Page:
Know thou that the passages that We have called “ambiguous” appear as such only in the eyes of them that have failed to soar above the horizon of guidance and to reach the heights of knowledge in the retreats of grace. For otherwise, unto them that have recognized the Repositories of divine Revelation and beheld through His inspiration the mysteries of divine authority, all the verses of God are perspicuous and all His allusions are clear. Such men discern the inner mysteries that have been clothed in the garment of words as clearly as ye perceive the heat of the sun or the wetness of water, nay even more distinctly. Immeasurably exalted is God above our praise of His loved ones, and beyond their praise of Him! 34
Here, Baha'u'llah is reminding us that He is speaking for us, in our terms. He recognizes our loss, our inability to see these things and acknowledges that we find these verse ambiguous. He, however, does not.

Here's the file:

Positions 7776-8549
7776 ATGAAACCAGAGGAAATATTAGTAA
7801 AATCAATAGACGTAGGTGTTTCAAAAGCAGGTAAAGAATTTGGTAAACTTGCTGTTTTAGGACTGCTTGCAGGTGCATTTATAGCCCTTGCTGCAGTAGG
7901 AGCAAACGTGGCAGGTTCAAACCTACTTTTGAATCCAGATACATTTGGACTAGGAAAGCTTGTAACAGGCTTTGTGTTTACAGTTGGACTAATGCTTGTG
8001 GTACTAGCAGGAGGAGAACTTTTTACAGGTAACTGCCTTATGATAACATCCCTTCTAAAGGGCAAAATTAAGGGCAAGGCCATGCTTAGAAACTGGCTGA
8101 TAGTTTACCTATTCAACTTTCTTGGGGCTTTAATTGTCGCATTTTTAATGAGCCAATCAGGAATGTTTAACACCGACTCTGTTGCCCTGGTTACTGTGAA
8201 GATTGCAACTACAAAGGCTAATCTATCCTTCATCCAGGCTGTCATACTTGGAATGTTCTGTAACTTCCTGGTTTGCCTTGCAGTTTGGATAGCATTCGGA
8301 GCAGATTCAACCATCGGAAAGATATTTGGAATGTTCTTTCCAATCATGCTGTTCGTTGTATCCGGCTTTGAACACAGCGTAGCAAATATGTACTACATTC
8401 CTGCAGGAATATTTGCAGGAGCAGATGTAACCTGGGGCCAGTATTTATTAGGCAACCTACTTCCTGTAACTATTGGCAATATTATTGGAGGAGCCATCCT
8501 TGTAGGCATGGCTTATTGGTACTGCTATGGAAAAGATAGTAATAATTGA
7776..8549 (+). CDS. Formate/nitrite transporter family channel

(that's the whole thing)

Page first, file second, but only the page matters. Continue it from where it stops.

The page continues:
Now that We have reached this most excellent theme and attained such lofty heights by virtue of that which hath flowed from this Pen through the incomparable favours of God, the Exalted, the Most High, it is Our wish to disclose unto thee certain stations in the wayfarer’s journey towards his Creator. Perchance all that thine eminence hath desired may be revealed unto thee, that the proof may be made complete and the blessing abundant. 35
By this point, my brain is turning to mush.

Baha'u'llah has reached another "excellent theme" and will move onto another topic in the next few paragraphs. he is going to describe this journey upon which we are embarked.

He has already looked back at some of the texts from the past and helped us see past some of the ambiguities, giving us a clearer vision of our own prejudices that may have obscured them to our vision. He has already warned us of the shallowness of some of the arguments we will likely encounter as we continue our studies. And He has begun to help us figure out the best way to examine the claims of, in this case, the Bab.

He has looked back just long enough to allow the fetters of the past fall away from our ankles. Now He is going to describe the path upon which we are walking as we move forward.